Mudlark Poster No. 79 (2009)

Two Poems by Alison Townsend

Jane Morris Poses For Rossetti’s Proserpine (1874)
and Demeter Faces Facts

Alison Townsend is the author of a collection of poetry, The Blue Dress (White Pine, 2003), and two chapbooks, What The Body Knows (Parallel Press, 2002) and, more recently, And Still The Music (Flume Press chapbook prize winner, 2007). Her new collection, Persephone In America, won this year’s Crab Orchard Open Poetry Competition Award and will be published in 2009 by Southern Illinois University Press. She teaches Creative Writing at the University of Wisconsin-Whitewater and lives on four acres of oak and prairie savanna in the farm country outside Madison.

Proserpine (1874) was painted, oil on canvas, by Dante Gabriel Rossetti, 1828-1882. It is in the collection of the Tate Britain and on display there.

Jane Morris Poses For Rossetti’s Proserpine (1874)

Dante Gabriel Rossetti's Proserpine (1874)
He wanted to paint me.                                                               
Though I was married to his best friend, 
I felt his eyes follow me everywhere, 
his gaze like a sable brush on my skin.  
He undressed me, though it wasn’t me 
he wanted at first, but the way my body 
arranged itself under my clothes, my bones 
and muscles struts for the teal velvet 
drapery he dressed me in.  And my hair,
of course, that cloud of auburn 
I let loose, coppery strands 
floating around me like opium smoke.

I could tell right away he enjoyed 
making me pose, his directions godlike 
and stern, as he moved me about like a doll, 
saying, Turn this way, now that.  Look back 
at me over your shoulder as if I were the last 
person alive.  Now lift the pomegranate 
with one hand, but clasp your wrist 
with the other.  As if trying to stop yourself
from eating something forbidden.
As if you are offering it to me.

I must confess it bored me, standing 
that way for hours, hand bent slightly back, 
neck arched and aching.  I did what he said, 
lifting the fruit he’d slit with his penknife, 
its skin pulled back like a scab to reveal 
the wound’s garnet-pebbled surface.  It was even 
my idea to press my mouth to the seeds, staining 
it red, the tart juice puckering my lips 
into that downward pout he loved
because it was sensual and sullen.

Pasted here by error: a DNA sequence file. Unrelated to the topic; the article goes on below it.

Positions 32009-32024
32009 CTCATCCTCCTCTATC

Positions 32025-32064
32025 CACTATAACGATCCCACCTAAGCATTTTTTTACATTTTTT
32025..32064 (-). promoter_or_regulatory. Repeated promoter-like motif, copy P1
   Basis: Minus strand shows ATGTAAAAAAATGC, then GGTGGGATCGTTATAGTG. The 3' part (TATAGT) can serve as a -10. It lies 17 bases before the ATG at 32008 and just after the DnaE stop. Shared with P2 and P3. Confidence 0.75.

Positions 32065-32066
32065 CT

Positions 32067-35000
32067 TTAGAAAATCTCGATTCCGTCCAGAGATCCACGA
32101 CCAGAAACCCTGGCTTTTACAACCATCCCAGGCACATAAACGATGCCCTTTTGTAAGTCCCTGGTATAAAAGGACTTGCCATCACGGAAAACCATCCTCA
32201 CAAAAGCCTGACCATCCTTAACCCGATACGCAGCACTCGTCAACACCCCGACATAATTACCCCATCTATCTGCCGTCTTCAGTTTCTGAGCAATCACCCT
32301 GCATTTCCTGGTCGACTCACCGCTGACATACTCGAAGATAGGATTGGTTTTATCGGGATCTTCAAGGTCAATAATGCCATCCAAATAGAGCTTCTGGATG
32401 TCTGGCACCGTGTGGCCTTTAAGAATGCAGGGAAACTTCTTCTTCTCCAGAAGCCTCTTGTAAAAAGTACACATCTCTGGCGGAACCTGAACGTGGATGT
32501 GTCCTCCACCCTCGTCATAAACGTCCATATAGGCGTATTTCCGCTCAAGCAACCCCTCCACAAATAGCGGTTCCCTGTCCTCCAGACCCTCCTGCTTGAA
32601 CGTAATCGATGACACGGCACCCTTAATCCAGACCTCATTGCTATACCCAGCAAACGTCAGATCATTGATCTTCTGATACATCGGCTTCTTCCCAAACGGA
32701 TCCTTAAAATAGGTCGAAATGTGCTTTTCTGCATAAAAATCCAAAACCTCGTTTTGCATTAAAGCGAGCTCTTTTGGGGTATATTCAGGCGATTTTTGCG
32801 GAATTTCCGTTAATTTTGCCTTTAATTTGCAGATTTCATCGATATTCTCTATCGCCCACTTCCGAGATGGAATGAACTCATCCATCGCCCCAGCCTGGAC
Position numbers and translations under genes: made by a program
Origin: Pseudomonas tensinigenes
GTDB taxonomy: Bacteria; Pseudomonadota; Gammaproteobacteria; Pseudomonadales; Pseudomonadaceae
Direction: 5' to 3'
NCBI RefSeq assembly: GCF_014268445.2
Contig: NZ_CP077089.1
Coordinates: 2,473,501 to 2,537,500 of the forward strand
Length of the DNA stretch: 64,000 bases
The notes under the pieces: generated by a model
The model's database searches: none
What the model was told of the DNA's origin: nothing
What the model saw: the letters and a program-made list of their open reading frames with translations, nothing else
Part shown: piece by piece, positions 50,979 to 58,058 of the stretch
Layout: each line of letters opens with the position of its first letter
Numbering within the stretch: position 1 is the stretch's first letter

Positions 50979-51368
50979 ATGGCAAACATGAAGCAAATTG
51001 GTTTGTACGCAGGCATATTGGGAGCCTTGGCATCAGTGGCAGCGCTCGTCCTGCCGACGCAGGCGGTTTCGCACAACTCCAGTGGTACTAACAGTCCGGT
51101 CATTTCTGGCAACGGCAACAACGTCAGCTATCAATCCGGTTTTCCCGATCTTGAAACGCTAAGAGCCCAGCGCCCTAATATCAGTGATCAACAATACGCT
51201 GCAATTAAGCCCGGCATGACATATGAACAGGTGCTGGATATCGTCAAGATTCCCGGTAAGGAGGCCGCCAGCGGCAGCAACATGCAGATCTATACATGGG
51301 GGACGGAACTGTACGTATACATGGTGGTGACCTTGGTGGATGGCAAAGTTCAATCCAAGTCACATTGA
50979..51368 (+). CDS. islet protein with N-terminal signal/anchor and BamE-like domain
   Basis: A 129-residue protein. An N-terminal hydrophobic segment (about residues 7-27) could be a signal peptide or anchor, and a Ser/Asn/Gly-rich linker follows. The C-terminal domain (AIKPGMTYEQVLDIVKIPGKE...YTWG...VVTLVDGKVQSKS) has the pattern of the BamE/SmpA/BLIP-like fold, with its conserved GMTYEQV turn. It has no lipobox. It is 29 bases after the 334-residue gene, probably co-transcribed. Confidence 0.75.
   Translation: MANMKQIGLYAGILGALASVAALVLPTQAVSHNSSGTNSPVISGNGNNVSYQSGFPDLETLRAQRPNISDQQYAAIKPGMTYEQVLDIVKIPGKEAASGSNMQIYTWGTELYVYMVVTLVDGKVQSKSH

I stared back at him from beneath downcast 
lashes as he painted, my eyes the color
of my robes, knowing he wanted me before he did, 
desire before it’s admitted an animal
that doesn’t know it ought to run, every 
moment ripe fruit about to be broken open. 

I stood there before him for hours, tendrils 
of ivy brushing my cheek.  I stared 
at him as he stared into me, pulling 
out a sulky darkness I hadn’t known 
I owned, the brush rarely still on the canvas, 
the scent of sweat and turpentine
and oil paint filling up the room. 

I was so good at keeping still 
you could hardly see me breathe 
as the brush slicked across my skin.  
I made time stop, the way it’s supposed 
to in art, that auburn hair I’d later 
drag across his body merging 
with the shadows of the other 
world looming there behind me.  

But though I may have seemed his prop 
or plaything, some object he arranged,
like the sticky fruit bought fresh each day, 
the footed brass dish, or the mirror 
behind me, reflecting light from the world above, 
we both knew he needed me. I was Prosperine, 
the woman mythologized, a goddess on canvas, 
flesh and blood frozen in time’s chipped 
gilt frame.  He couldn’t have painted 
the picture without me, my eyes on his, 
their teal green gone almost black 
and taking him down, pulling him under
into the sensual muck, everything about
the underworld different than he’d expected.

Demeter Faces Facts

No matter what you do, she’s a girl looking both ways
isn’t she?  When you really think about it.  When you stand

in her shoes, whether they are the open-toed, gold sandals
of Greek myth, platform wedges and Indian water-buffalo 

slides of your youth, or those sequined flip-flops 
that are new again this year, dangling from her slender, 

silver toe-ringed foot, while a tattooed dragonfly dries 
its blue wing on her ankle as if she were the first to ever 

dream it.  Thirteen now, but no matter how she dresses, 
she’s still your girl, isn’t she, standing between worlds, looking 

both ways, forward and back, like you taught her to before 
crossing a street?  But deciding herself.  And you’re 

her mother.  When you braid her hair, brushing out 
the night you know she’s taken inside her, picking bits 

of leaf and dirt from the long, sun-streaked strands, your fingers 
tangle, catching on the knots of all she hasn’t said.

And won’t say now, her lips sealed against you,
no matter how tempered your greeting or sweet your kiss, 

no matter how tender your maternal ministrations.  
Without even meaning to, she’s gone underground, 

the face whose curve you shaped with your own hand, 
fugitive, a sullen stranger’s you’ll never touch the same way 

again.  Still, you keep brushing and braiding, separating 
the strands and binding them together again, as if they were 

a rope by which you could hold her, tethering her to your body 
as she was once anchored and fed, your blood hers.  Before 

she got big enough to cross the street without looking back 
to catch your eye.  When you were still everything she needed.  

Copyright © Mudlark 2009
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